• The thinking is that as blood flow slows through vascular beds, flow reduces, and the natural anticoagulant properties from interaction with surface proteins are affected, resulting in thrombi production.[5]

Hypercoagulability

  • Hypercoagulability can occur due to a variety of clinical statuses such as pregnancy, use of oral contraceptive medications, cancer, chemotherapy drugs, and inherited thrombophilias.[6] 
  • Thrombophilias can include disease states such as protein C deficiency, protein S deficiency, antithrombin deficiency, hyperhomocysteinemia and homocystinuria, and antiphospholipid syndrome.[6]

Clinical Significance

The function of Virchow's triad is to demonstrate the underlying physiology that drives the formation of venous thrombus.  Formation of clots within the vasculature places the patient at risk for thromboembolic events such as CVA, pulmonary arterial embolus or organ infarction, ischemia, and cell death.  Understanding the physiology enables clinicians to better understand risk factors for the development of deep vein thrombosis. 


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Virchow Triad - Questions

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Which of the following is not part of the Virchow triad for deep venous thrombosis development?



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A 75-year-old female with a past medical history of obesity, breast cancer with metastasis to the lungs, and hypertension presents with five days of swelling and pain in her right lower extremity. She denies injury or trauma to the area, but is very active and states that the pain is limiting her ability to walk. She denies fevers, chills, nausea, shortness of breath, chest pain, sensory deficits or motor deficits. From the given history, what is most likely to be contributing to the patient's formation of a deep venous thrombosis?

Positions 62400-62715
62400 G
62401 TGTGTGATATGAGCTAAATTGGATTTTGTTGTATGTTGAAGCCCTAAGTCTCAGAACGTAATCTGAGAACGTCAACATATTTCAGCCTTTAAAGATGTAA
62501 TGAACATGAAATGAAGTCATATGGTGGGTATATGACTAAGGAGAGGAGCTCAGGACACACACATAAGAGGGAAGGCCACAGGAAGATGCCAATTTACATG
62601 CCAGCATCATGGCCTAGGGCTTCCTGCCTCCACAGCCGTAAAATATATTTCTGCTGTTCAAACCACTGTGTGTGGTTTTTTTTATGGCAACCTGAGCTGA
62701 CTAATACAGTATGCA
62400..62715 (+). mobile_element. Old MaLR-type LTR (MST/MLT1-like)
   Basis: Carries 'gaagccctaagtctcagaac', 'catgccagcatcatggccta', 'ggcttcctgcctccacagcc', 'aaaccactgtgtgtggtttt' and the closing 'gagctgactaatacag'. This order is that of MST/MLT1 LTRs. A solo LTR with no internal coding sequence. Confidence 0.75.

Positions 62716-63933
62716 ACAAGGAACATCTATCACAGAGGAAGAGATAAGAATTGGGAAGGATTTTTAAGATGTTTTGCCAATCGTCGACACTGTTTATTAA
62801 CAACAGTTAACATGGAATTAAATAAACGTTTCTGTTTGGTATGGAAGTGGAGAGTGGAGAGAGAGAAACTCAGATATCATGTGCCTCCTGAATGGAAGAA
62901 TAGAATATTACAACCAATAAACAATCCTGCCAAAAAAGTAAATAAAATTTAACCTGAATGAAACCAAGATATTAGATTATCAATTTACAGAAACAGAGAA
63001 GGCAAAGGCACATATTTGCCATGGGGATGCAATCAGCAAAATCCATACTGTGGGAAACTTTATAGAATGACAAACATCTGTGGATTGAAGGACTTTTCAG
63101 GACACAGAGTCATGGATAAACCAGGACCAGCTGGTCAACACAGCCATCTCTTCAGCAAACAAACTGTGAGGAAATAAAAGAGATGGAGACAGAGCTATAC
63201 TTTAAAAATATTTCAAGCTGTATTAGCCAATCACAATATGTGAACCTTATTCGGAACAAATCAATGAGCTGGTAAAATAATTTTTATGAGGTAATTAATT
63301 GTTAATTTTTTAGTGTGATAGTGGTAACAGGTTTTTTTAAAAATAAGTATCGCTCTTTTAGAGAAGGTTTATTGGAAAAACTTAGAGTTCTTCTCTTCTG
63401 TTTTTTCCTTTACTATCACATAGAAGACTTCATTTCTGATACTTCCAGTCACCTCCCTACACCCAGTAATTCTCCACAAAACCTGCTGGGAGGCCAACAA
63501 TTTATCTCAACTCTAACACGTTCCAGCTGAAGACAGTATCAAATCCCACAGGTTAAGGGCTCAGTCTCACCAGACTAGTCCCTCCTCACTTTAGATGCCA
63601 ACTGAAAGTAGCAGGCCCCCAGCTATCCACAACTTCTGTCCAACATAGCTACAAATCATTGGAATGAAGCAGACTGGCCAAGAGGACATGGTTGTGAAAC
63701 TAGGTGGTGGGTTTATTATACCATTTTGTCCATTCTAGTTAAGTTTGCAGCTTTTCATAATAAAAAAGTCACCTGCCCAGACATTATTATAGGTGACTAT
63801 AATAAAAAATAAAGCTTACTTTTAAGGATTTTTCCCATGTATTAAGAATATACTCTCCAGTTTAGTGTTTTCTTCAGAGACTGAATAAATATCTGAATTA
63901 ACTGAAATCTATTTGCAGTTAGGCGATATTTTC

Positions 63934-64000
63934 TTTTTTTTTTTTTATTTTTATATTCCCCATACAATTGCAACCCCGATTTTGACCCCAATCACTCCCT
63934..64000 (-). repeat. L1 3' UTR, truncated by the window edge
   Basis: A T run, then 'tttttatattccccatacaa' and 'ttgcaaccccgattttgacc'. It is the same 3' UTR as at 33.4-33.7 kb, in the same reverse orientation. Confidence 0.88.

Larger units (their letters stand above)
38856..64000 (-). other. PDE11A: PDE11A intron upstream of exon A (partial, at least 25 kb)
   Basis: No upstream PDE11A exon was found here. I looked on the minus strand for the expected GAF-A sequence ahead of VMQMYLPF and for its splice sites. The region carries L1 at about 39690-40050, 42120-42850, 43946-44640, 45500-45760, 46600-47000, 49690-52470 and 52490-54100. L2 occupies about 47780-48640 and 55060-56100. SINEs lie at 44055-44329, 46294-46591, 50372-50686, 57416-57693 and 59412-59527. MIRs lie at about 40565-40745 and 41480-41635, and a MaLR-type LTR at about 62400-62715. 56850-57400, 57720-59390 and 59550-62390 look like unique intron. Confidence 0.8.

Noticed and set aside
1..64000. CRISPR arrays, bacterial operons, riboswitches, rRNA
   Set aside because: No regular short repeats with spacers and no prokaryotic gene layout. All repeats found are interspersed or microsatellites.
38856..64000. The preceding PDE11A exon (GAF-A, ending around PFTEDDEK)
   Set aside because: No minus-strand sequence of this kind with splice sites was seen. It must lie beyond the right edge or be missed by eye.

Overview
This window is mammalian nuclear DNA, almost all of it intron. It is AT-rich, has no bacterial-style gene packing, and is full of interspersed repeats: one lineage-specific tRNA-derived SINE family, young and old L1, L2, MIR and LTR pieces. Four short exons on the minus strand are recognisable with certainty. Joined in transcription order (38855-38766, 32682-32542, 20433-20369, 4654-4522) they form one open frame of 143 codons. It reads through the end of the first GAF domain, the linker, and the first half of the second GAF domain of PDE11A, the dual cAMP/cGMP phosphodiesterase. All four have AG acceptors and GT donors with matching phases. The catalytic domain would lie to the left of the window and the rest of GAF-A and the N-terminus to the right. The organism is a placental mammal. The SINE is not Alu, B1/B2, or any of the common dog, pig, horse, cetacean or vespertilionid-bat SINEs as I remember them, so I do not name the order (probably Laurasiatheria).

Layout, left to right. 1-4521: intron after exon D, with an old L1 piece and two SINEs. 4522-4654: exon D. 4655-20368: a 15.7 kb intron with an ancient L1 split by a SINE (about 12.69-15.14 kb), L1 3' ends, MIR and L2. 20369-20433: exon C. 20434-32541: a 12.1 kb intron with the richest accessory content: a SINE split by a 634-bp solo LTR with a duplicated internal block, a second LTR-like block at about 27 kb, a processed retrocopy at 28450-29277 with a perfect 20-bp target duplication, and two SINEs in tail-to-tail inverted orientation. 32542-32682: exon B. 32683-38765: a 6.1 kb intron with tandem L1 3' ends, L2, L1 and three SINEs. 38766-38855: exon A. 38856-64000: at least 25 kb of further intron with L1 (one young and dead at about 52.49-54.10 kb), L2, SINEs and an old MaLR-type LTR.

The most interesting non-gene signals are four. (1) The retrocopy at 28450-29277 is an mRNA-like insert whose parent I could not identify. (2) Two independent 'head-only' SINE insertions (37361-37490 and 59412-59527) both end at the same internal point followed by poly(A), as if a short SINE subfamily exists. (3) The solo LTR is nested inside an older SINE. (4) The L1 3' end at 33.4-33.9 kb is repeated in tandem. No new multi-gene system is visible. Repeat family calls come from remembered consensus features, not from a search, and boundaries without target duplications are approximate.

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Which of the following is Virchow triad?



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Which of the following are the components of Virchow's triad?



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A 17-year-old female with no past medical history presents to the emergency department with the onset of left calf pain. She describes the pain as achy, non-radiating, and inhibiting her ability to walk comfortably. The patient denies medial history but has a family history of lung cancer. The patient is currently on birth control pills and occasionally takes ibuprofen for headaches. She is typically physically active, but recently fractured her right ankle while traveling in Brazil, so has been predominately sedentary for the past week. She returned from Brazil to the United States yesterday. Which of the following factors did not increase the patient's risk for deep venous thrombosis?



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Virchow Triad - References

References

Bagot CN,Arya R, Virchow and his triad: a question of attribution. British journal of haematology. 2008 Oct;     [PubMed]
Chung I,Lip GY, Virchow's triad revisited: blood constituents. Pathophysiology of haemostasis and thrombosis. 2003 Sep-2004 Dec;     [PubMed]
Watson T,Shantsila E,Lip GY, Mechanisms of thrombogenesis in atrial fibrillation: Virchow's triad revisited. Lancet (London, England). 2009 Jan 10;     [PubMed]
Hosseinzadegan H,Tafti DK, Prediction of Thrombus Growth: Effect of Stenosis and Reynolds Number. Cardiovascular engineering and technology. 2017 Jun;     [PubMed]
Monie DD,DeLoughery EP, Pathogenesis of thrombosis: cellular and pharmacogenetic contributions. Cardiovascular diagnosis and therapy. 2017 Dec;     [PubMed]
Esmon CT, Basic mechanisms and pathogenesis of venous thrombosis. Blood reviews. 2009 Sep;     [PubMed]